Dangerfield Describes a Sky

Photo by Toshihiro Oimatsu
Photo by Toshihiro Oimatsu

Dangerfield needs to describe a sky. He flips through his index card file—S—sky—sunset. Clouds spreading like spilled orange juice. No. Setting sun a closed fist of fire. No. Sky as pink as rose petals. No no no. He needs something that will embody Mundy Rothschild’s lust for Dahlia, the dark queen of his heart. The reader must know that Mundy’s soul smolders like a red twilight for his love. Yes, smolders like a red twilight. Dangerfield leans over his legal pad, his crabbed handwriting scuttling across the page.

He has been working on this novel for five years, and it is still chasing its tail in circles. Or perhaps he is chasing his own tail. It’s a dizzying sensation, this headlong rush toward failure. He hasn’t published anything in eight years. His agent is on the verge of quitting him. Quitting was actually the word she used, as if he was a habit that would kill her if she kept it up.

Once Dangerfield was on top of the world, but that was almost twenty years ago now. A wunderkind—right out of college and already hitting the New York Times bestseller list. He didn’t even work at it back then; it just flowed out of him like water from a tap. His pen pouring out magnificence, his characters stepping fully formed onto the page. It had felt like this transcendence was natural, that he would never lose that gift.

But here he is, forty-five, hairless, and searching through a box of cards for a trite description of a sunset. His last book flopped, and now—sitting on this prison of a balcony, looking through the railing at the cracked concrete of the street below where a man is pissing onto someone’s front steps—it is all he can do to keep from flinging his stupid yellow pad down into the landscaping around his apartment building.

Before he can indulge this impulse his daughter Amanda is at the sliding door behind him, holding her cell phone.

“Dad, Steph wants me to go to a movie,” she says, and he turns to see that she is wearing a t-shirt that makes the words “baby doll” stretch across her breasts. She is fifteen, a beautiful girl—phenomenally beautiful, really—and Dangerfield feels a shudder of horror every time he looks at her. Why does she have to be fifteen? Why does she have to be beautiful?

The idea of her in the world outside the doors of their apartment is terrifying. He likes to believe that she only really exists in the safe confines of their home. Yet here she is, asking whether she can go out, which of course she does all the time. It is possible to imagine her walking down the sidewalk toward the movie theater, the reality of her in space, swinging her arms, looking at the people passing. He imagines all the despicable men that will be looking at her. She’s not legal! he imagines yelling at them from an upper-story window. Pervert! I’ll have you castrated! He will never admit to himself that some of her friends are just as gorgeous as she is, that if he saw them walking on the sidewalk he would not hesitate to notice.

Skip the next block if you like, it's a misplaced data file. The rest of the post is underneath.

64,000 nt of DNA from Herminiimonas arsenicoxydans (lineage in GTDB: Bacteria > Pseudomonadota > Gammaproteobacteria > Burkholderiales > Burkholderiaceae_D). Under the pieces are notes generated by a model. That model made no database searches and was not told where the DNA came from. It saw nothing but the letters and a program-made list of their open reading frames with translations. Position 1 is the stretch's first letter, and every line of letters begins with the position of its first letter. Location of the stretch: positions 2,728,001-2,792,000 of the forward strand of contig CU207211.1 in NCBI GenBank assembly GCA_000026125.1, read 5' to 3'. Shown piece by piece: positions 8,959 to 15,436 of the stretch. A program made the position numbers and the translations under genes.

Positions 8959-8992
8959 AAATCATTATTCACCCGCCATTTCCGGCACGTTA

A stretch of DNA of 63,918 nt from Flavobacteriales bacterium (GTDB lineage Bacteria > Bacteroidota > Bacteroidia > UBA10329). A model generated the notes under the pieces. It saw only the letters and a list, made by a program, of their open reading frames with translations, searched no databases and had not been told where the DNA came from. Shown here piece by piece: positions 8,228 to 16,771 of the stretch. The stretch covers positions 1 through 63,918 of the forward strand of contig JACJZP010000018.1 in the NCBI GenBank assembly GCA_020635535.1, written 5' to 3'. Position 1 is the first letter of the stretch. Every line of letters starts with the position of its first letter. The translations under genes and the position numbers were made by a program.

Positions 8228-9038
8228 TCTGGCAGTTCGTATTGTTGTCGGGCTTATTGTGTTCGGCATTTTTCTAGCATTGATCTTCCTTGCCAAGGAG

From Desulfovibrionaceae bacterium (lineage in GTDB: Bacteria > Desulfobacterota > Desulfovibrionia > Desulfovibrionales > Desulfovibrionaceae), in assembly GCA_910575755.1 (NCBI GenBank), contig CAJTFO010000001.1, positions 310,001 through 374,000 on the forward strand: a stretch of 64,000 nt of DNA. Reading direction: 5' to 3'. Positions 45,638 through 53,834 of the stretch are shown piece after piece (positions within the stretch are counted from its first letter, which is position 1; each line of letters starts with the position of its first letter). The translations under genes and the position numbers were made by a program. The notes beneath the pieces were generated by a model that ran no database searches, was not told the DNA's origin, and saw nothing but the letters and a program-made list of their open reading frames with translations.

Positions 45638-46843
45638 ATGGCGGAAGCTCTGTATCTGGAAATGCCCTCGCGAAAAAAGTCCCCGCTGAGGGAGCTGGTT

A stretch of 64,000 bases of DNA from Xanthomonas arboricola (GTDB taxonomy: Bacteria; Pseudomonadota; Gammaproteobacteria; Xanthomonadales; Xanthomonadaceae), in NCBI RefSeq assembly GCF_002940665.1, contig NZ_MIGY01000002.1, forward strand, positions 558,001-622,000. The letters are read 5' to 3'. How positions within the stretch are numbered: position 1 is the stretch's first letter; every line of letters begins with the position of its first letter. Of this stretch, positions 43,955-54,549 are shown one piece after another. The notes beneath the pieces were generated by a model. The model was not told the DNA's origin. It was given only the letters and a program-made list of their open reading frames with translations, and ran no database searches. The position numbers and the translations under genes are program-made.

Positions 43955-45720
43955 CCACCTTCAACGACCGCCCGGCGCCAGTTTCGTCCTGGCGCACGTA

There is no choice but to let her go even though he knows, somehow, that she is not going to a movie with Steph but will instead spend the evening doing who knows what with her boyfriend Joshua. Fatherhood is one thing among many at which Dangerfield can tell he is failing.

“Sure,” he says to Amanda, smiling mildly. “What are you seeing?”

“Heliotrope,” she says, and because he’s never heard of it and has no idea whether it is appropriate for a fifteen year-old, he nods and smiles some more.

“Have fun,” he says. “Home by eleven, please.”





“Fine. Jerk.”

She turns, and he notices as she steps into the living room that she is wearing sweatpants that have the word “Juicy” written across the butt in gold cursive. Why does she feel the need to plaster descriptors all over the body parts one isn’t supposed to stare at? It’s as if she knows the perverts are out there, and she’s taunting them, laughing at them, daring them to stare a minute too long.

For a brief moment, he considers telling her she has to change her clothes.

He looks at the pad in his hands, trying to control the shaking that has come over him at the thought of his daughter and the predators who must stalk her. Mundy’s soul smolders like a red twilight. He can’t stand himself. The pad flutters as it falls, landing splayed amid the cigarette butts in a patch of weeds by the building’s front door.


Dangerfield is his first name, which he considers an indignity. His mother had gone into labor after laughing too hard at Rodney Dangerfield performing on the Tonight Show in 1962. She was overdue, worried that the baby didn’t care to come out, almost unable to sit up with her bigness. So this young comedian on the talk-show circuit became the hero of the day.